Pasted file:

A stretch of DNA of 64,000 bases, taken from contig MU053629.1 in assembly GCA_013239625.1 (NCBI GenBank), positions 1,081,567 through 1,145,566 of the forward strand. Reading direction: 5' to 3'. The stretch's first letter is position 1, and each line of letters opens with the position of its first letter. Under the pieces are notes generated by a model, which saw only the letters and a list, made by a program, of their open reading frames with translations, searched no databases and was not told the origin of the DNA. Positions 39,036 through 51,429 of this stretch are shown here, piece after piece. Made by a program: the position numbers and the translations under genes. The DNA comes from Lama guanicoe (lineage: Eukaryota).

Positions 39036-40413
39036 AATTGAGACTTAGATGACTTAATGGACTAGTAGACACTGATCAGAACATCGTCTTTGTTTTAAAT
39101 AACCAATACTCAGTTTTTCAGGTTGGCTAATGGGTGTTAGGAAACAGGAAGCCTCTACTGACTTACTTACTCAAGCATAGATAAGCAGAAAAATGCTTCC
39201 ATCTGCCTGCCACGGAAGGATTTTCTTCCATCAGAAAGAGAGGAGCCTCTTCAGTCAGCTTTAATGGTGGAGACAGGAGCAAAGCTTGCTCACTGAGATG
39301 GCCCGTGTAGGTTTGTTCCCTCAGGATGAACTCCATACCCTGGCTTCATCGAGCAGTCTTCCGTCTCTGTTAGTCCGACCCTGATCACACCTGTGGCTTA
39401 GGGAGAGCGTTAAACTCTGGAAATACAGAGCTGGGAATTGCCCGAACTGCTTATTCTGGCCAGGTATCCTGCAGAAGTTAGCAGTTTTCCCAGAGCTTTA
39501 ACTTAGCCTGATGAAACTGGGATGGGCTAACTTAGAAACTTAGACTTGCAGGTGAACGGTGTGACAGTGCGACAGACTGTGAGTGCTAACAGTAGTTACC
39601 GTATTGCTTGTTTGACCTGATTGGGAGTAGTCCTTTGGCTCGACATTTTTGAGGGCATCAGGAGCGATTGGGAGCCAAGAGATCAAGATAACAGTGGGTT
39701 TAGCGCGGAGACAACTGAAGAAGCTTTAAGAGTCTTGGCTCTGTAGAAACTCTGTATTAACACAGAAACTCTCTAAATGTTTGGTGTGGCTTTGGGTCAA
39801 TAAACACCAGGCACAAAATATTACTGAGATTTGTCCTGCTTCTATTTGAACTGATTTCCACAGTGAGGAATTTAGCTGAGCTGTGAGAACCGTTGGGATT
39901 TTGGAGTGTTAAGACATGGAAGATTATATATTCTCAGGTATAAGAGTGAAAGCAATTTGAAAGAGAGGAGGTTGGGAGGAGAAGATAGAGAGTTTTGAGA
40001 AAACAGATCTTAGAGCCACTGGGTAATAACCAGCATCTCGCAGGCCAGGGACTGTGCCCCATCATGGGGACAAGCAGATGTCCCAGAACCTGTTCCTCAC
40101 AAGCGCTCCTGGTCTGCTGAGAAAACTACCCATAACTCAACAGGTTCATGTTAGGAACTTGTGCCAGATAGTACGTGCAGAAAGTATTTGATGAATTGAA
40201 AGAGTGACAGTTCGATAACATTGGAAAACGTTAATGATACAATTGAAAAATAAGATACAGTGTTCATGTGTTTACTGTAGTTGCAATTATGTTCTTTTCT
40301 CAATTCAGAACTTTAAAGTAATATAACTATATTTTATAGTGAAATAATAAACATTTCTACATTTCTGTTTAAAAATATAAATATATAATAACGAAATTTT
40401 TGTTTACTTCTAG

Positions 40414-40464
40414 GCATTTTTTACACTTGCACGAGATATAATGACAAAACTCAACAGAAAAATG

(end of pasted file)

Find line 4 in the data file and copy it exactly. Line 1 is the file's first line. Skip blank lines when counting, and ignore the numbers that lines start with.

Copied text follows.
39101 AACCAATACTCAGTTTTTCAGGTTGGCTAATGGGTGTTAGGAAACAGGAAGCCTCTACTGACTTACTTACTCAAGCATAGATAAGCAGAAAAATGCTTCC